Drug-induced sodium channel inhibition decreases the rate of cardiomyocyte depolarization and consequently conduction velocity. Therefore, detection and mitigation of hNav1.5 liabilities early in drug discovery is important. In this presentation, a pre-clinical strategy is described that identifies hNav1.5 liabilities incorporating in vitro, in vivo, and in silico techniques and the application of this information in the integrated risk assessment at different stages of drug discovery and development. 

2:10 What is New About hERG Channel Inhibition? Atypical hERG Inhibition and Mitigation Strategies

Gul Erdemli, M.D., Ph.D., DABT, Head, Ion Channel Group, Novartis Institutes for BioMedical Research, Inc.

It is believed that the vast majority of low molecular weight hERG inhibitors block the channel by binding to the canonical binding site within the conduction pathway. However, we recently discovered different classes of novel hERG channel blockers, atypical hERG inhibitors that may be interacting with the channel in an unconventional manner. These inhibitors include gating modifiers, close channel blockers and indirect inhibitors of the hERG channel. They are likely to escape from traditional detection methods such as radioligand displacement assays and may not follow QSAR models based on these in vitro methods. This talk will describe the atypical hERG inhibition and discuss strategies for early detection and mitigtaion. 

2:40 Regional Genomic Regulation of Cardiac Ion Channels by Estrogen and its Implications to Sex Differences in Arrhythmia Risk

Guy Salama, Ph.D., Professor, Department of Medicine, University of Pittsburgh, School of Medicine

Women are at a greater risk than men of long QT types 1 and 2 and bradycardia-dependent arrhythmias. We will review the role of estrogen in the genomic upregulation of L-type Ca2+ channels and Na-Ca exchanger and their currents, I_Ca,L and I_NCX . The latter imply that during prolonged action potential durations or delayed repolarization by bradycardia or LQT 1 or 2, Ca influx exceeds Ca efflux resulting in Ca overload, spontaneous Ca release and triggered activity. The spatial heterogeneities of ion channel expression caused by estrogen is also responsible for the enhanced dispersion of repolarization and a more arrhythmogenic substrate.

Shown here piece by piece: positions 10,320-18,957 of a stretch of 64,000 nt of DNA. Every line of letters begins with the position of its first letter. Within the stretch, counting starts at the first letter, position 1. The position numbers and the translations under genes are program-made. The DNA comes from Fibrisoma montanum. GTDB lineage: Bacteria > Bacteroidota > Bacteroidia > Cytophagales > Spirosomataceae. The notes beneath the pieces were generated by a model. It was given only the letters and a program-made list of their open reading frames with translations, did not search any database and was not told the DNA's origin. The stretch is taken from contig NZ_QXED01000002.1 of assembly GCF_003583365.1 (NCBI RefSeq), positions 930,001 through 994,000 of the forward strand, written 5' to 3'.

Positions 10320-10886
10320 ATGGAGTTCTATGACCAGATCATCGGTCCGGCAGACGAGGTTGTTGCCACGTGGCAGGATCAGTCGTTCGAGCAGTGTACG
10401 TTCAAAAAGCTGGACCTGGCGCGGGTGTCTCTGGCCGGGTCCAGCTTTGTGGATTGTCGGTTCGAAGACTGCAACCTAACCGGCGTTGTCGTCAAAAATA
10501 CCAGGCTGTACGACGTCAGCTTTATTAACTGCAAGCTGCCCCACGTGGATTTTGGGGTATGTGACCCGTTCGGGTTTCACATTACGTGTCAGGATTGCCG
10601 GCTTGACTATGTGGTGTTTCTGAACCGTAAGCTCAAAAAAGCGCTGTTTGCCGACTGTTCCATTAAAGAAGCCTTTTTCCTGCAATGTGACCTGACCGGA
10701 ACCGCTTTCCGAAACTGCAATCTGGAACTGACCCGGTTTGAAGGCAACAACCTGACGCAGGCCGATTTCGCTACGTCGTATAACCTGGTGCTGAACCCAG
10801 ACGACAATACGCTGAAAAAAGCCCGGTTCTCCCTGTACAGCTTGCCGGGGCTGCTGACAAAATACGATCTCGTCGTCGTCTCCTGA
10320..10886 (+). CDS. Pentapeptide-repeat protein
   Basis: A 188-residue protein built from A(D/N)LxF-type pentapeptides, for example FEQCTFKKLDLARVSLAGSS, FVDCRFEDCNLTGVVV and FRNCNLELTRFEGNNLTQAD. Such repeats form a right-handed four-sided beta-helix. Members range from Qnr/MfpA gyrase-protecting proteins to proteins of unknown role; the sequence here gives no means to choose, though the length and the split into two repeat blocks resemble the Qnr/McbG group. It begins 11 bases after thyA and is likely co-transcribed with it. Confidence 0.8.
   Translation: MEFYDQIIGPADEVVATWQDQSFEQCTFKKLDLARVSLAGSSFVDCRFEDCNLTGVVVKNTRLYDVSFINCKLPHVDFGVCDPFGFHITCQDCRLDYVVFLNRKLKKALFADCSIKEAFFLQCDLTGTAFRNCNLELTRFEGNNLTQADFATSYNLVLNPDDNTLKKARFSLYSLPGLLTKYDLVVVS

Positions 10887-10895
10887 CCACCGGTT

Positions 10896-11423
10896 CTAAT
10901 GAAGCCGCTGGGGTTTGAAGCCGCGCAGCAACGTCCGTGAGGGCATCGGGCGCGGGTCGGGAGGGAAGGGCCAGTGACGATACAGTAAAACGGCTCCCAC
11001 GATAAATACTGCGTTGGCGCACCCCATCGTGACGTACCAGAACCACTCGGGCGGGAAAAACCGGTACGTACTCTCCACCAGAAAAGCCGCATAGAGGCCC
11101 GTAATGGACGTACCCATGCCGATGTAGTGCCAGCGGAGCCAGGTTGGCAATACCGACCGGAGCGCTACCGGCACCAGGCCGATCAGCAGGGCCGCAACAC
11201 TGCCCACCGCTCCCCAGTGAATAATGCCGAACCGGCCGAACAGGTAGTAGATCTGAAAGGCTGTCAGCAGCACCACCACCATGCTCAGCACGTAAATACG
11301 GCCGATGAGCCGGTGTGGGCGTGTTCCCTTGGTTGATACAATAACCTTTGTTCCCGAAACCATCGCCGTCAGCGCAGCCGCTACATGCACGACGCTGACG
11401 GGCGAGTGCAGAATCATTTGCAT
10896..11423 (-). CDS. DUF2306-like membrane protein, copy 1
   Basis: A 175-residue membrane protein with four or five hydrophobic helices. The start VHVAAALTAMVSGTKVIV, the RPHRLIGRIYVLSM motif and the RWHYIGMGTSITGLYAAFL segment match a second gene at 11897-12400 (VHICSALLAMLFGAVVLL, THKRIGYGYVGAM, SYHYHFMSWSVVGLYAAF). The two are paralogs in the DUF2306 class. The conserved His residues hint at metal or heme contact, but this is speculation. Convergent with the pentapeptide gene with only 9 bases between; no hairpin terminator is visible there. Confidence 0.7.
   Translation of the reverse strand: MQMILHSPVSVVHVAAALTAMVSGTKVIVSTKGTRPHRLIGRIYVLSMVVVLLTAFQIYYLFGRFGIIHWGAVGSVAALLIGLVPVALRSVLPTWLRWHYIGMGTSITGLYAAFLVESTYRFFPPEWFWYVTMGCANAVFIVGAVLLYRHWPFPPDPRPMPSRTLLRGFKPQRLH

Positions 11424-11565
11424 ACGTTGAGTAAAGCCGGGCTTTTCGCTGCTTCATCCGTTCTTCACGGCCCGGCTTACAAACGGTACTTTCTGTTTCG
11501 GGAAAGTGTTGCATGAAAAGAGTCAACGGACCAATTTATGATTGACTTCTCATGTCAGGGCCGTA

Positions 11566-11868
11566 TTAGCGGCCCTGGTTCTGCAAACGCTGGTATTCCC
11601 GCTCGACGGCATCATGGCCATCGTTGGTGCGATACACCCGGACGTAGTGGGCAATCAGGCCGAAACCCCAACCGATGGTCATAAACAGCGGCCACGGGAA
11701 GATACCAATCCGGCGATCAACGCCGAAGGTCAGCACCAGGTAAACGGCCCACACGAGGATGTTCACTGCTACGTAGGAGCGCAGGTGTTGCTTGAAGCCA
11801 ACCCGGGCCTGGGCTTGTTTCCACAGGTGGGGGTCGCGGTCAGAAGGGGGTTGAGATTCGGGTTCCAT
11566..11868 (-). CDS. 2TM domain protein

Chantest3:10 Channeling Cardiac Risk
Arthur M. "Buzz" Brown, M.D., Ph.D., Executive Chairman & CSO, ChanTest Corporation

3:40 Refreshment Break in the Exhibit Hall with Poster Viewing

4:40 Interactive Discussion Groups

Concurrent problem-solving discussions on specific topics, to provide a forum for exchanging ideas, voicing opinions and meeting potential collaborators. Discussions will be led by a moderator/s, limited to 15 participants per table, and open to all attendees and exhibitors.

5:40 Welcome Reception in the Exhibit Hall with Poster Viewing

6:45 End of Day



Day 1 | Day 2 
Download World Pharma Congress Final Brochure or Download Cardiotoxicity Brochure